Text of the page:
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Why can't I make left turns?!

post #1 of 11
Thread Starter 

I've been skiing for about 5 years, a handful of times each year.  I've never had any formal instruction, just kind of picked up what I could from friends.  I'd say right now I'm at an intermediate level, but I'm having a frustrating time with making left turns.  For whatever reason I can't seem to "force" my left ski to turn left on the snow...I literally have to lift my boot up off the ground and re-plant the ski to get it parallel with my right ski.  I have no problems with either ski when turning right.

 

I feel like this is hampering my progress because I have so little confidence in my left turns as compared to my right ones.  I tried to get some advice from my expert skier friends, they watched me carve a few turns but couldn't offer up much more than saying "huh, that's strange, you shouldn't be lifting your leg like that".

 

Any advice? 

post #2 of 11

Could be a bunch of things including boot alignment. Or it could be equipment tune related. Go to a good bootfitter and have your alignment checked. Let them take a look at your skis as well.

 

Expert level skiing friends are of little help when it comes to technique and equipment. There are exceptions offcourse but generally speaking look for professional help.

 

In order to get the most out of this forum you need to post a video of your skiing. Now it will all be just wild guessing.

post #3 of 11

It's not your boots, it's because you're right handed.  Post a video so people can see what you're doing wrong and then you'll get some answers.

post #4 of 11

skiNH09,

 

 

  Welcome to Epic!

 

 

This is actually quite common in skiers in one direction or the other.  We all have a "better side" and are reluctant to commit to the turn on the other side.  What is happening is you aren't releasing the edge of your old  outside ski (left ski on right turn) and then starting the left turn with the right ski.  The left ski is caught on its right edge.  To fix this, make sure you flatten both skis before you start turning them to the left.

 

This has to start happening on easier terrain before you will ever be able to do it on steeper terrain.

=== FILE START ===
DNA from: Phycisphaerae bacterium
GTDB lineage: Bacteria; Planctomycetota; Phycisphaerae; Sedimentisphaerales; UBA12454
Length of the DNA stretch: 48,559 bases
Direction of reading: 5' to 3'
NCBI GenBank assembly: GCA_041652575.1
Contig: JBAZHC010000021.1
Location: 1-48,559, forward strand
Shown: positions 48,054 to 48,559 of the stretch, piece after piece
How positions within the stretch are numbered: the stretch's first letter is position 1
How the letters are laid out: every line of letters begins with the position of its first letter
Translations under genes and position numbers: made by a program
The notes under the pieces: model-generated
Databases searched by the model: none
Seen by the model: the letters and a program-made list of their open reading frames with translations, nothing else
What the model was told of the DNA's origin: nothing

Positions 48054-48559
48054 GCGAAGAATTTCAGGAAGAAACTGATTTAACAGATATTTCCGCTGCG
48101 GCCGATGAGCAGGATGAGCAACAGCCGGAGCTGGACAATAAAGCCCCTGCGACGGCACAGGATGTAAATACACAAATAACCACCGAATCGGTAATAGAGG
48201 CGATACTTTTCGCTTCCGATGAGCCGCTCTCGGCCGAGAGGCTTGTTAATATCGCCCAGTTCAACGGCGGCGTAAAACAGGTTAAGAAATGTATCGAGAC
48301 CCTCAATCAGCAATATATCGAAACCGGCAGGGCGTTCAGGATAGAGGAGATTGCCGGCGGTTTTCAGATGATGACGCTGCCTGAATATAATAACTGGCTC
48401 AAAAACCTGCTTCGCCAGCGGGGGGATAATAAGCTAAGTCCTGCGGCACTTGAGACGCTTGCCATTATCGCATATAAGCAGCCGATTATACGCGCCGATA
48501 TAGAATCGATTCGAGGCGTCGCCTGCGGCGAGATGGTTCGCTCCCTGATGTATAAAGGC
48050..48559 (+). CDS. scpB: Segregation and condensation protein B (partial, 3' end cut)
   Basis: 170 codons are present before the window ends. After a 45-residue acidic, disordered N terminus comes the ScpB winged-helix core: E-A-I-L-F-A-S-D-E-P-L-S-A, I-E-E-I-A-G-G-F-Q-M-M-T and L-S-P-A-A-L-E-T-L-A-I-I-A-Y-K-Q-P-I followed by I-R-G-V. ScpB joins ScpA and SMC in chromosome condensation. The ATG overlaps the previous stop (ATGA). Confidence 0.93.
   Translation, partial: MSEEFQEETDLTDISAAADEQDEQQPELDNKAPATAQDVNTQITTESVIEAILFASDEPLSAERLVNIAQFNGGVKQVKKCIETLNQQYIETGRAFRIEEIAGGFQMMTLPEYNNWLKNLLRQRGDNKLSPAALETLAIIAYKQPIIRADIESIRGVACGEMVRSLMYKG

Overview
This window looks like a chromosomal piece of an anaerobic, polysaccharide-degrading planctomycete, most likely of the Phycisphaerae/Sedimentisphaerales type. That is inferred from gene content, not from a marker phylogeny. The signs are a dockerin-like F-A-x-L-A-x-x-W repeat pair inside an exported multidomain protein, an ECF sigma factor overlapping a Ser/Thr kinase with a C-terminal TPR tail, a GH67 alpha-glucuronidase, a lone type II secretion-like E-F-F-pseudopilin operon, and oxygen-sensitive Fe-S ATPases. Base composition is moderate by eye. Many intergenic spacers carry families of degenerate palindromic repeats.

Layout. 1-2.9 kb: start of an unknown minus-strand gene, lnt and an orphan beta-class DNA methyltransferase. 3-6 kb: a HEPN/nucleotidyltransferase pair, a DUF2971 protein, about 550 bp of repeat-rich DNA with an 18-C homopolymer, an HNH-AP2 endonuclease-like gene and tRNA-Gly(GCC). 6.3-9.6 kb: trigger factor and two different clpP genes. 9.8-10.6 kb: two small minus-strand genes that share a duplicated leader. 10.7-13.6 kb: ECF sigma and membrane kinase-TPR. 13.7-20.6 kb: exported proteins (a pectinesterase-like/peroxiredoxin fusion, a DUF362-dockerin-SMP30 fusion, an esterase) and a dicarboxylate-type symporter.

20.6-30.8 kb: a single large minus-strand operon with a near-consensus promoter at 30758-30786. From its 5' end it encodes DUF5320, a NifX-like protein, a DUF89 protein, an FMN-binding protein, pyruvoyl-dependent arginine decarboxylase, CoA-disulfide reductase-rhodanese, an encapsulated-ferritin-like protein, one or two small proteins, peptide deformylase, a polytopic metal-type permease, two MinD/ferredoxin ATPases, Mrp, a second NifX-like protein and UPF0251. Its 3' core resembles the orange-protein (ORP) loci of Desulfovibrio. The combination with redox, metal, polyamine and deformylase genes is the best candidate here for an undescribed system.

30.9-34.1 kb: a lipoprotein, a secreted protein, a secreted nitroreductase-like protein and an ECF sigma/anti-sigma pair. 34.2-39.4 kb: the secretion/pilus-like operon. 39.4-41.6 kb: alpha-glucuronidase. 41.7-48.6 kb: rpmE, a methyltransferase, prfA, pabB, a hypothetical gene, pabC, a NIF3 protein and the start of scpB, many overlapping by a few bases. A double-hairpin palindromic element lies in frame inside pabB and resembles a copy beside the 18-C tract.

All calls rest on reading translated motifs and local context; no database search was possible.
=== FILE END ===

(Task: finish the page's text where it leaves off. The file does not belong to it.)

RW

post #5 of 11

Must... not... make... Zoolander... joke....... Argggh!!!

post #6 of 11

Try taking a lesson.  For best results take a private lesson.  That way you have the ski pro working with you all the time.  Make sure you get an experienced pro.  Tell the pro what you consider your problems are.  What your concerns are.  What you want to get out of the lesson. i.e.:

  • I think I'm an intermediate skier.
  • I've been skiing for 5 years a few times each year.
  • I have problems making left turns.
  • I have to lift my left boot off the ground to turn.
  • I can make right turns without a problem.
  • I want to learn to ski better.
  • etc.

 

If the pro won't listen to you or starts off into a canned lesson, request another pro.

 

You didn't say if you use rental or your own equipment.  That can make a huge difference.  If you are using rental equipment, see if the pro will go through the rental process with you to get appropriate equipment.  A good ski pro will help you get boots that fit properly and pick a length of ski that will help you learn more quickly.  The time and effort spent getting properly fitting gear, even rental gear, is worth it.

 

 

Then, go out with the pro, ski, learn, and have fun.  You will find that the one-on-one time spent with a qualified ski pro will be worth it.  It will pay back in big dividends in fun and enjoyment on the slope later.  You might even come back for some other group or private lessons later.

 

Remember, most all ski pros take lessons themselves.  We just don't call them that.   We call them clinics.